Feline Physics Law
Law of Cat Inertia
A cat at rest will tend to remain at rest, unless acted upon by some outside force - such as the opening of cat food.
First thing to understand is that we are solitary animals who each have our own territory that we mark and guard at all times. We can instantly notice if anything new is present or changed in our personal domain.
We have a wonderful nose and sense of smell. We know the smell of everything in our territory and we frequently check for new smells. We cats can smell better than most dogs because we average about 200 million more olfactory receptors than in dogs, though numbers vary by breed. The reason we cats are not often used to detect explosives and dope is that we really don't care who has them. We just keep watch over our own territory and let the dogs do the dirty work.
We also have amazing ears. Our ears can rotate 180 degrees separately so we can determine the precise direction of a noise. Also our ears are super-sensitive like little satellite dishes. Besides being sensitive, we can hear subsonic low frequencies (like earthquakes) and up to about 75,000 cycles. Compare that to the best of humans who can only hear from about 20 to 20,000 cycles and dogs from about 70 to 45,000 cycles. It is easy and natural for us to hear and locate a mouse's tiny and extremely high pitched squeak in the grass on the other side of the yard. Also we can hear a can opener at the other end of the house.
Something humans need to understand is that we cats don't like loud noises and therefore appreciate it when you talk softly to us. We especially don't like vacuum cleaners that make loud high pitched noises you humans can't even hear.
Also astonishing are our eyes. We cats can judge distance accurately and that helps us to pounce on prey most effectively. It is well known that we cats can see well in the dark, thanks to our ancestors. Millions of years ago they figured out where they evolved in the deserts of Africa that it was cooler to hunt in the night and sleep in the day. So we now have these wonderfully evolved night-vision eyes to locate our food bowl in the dark. We don't need to hunt for food at night anymore, thanks to you generous humans; however, we do enjoy chasing a few bugs at night just for fun.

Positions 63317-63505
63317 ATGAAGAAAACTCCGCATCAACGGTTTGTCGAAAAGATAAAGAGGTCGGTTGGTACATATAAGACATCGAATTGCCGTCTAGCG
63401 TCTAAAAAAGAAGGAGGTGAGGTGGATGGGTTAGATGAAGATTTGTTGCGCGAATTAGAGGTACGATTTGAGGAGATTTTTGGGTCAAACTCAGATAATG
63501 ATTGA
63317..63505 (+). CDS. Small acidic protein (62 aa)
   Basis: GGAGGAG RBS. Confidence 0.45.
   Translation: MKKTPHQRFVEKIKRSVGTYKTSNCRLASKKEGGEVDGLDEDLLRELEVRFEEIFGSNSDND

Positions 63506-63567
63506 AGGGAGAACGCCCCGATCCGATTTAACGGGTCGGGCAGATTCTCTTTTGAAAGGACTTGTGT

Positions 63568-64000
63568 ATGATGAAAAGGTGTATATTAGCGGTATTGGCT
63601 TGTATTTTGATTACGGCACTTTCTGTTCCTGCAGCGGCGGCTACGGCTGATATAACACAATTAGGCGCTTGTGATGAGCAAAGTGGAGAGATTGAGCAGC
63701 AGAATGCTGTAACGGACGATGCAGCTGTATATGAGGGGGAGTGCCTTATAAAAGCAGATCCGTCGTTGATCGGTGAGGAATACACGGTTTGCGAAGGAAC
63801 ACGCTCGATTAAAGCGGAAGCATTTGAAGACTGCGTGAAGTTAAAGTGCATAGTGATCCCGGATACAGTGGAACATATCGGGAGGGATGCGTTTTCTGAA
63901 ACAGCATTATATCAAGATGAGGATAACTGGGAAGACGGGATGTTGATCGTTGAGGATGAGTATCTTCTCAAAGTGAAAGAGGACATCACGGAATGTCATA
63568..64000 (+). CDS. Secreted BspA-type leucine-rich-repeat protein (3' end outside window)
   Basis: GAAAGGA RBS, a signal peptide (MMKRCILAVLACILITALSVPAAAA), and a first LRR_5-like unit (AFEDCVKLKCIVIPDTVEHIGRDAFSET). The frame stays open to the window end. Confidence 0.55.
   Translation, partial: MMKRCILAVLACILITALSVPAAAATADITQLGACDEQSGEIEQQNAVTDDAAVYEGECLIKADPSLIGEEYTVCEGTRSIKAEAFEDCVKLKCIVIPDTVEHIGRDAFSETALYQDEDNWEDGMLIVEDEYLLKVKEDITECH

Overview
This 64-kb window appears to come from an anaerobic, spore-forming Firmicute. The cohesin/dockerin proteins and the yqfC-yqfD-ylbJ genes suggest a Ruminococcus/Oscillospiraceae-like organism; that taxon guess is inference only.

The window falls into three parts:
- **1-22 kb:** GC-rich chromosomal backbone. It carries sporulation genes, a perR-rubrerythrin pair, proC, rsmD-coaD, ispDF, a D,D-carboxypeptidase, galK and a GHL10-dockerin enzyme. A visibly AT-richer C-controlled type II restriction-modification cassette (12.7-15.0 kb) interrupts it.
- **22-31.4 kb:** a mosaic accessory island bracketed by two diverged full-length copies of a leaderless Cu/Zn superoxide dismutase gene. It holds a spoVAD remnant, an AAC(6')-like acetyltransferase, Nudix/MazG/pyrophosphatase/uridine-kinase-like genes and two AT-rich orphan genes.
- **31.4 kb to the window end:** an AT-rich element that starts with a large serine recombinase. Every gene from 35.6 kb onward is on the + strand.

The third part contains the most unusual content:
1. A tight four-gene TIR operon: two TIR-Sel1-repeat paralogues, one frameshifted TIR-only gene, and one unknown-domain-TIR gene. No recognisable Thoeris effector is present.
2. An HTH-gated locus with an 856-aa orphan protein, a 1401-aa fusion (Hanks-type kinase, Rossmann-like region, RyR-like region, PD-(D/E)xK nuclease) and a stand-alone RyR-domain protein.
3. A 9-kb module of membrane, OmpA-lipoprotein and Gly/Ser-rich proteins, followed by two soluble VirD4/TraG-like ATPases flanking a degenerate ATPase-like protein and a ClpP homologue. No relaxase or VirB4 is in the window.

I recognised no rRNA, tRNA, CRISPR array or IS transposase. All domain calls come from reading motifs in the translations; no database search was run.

We cats communicate with our eyes more than our voice. We seldom talk to other cats but have found you humans respond to our voice, so we train you to give us treats using our voice.
Mostly we broadcast our intentions with our eyes. A wide open stare means I don't trust or need you right now, go away. A "soft" slow blink means, "I like and accept you and I have some things for you to do for me."
We cats have extraordinary abilities for evaluating people, mainly through their body language. For example, people who dislike cats are instantly identifiable to us because they shy-away and don't look us in the eyes.
Strangers who like cats and want to pick us up look us directly in the eyes, and call us to come to them. This is always suspicious because direct eye contact usually means a conflict in animal body language. So if we have a choice of which lap to sit on, we pick the person not looking us directly in our eyes, and that is usually the person who dislikes cats! This is kind of an inside cat joke!
The type of eye contact we cats like with humans is a "soft eyes" look where the face is relaxed and the eyes very slowly blink a couple times. That look says, "I am calm and won't bother you right now." We cats like that attitude in humans most of the time. At least until we are ready to play or be fed.
A relationship between a cat and a human can be a wonderful experience for both. For example, we cats know how to snuggle up to people and purr so lovingly that it lowers the human's blood pressure and improves the immune system. It's true! It has been scientifically proven that cats really do extend the lives of their human care givers. And for that priceless service we ask very little in the way of food, safety, and comfort. What a deal for you humans!
This "Cat Talk" website is offered in celebration of the rewarding relationship we cats have had with humans for the past approximately 5,000 years. I want to give you humans some more useful insights into how we cats communicate with you. Helping me with this "Cat Talk" project are my two human care givers: Ulla and Larry. Ulla is a gourmet cook and Larry makes websites. I hope you enjoy what we have to share with you.
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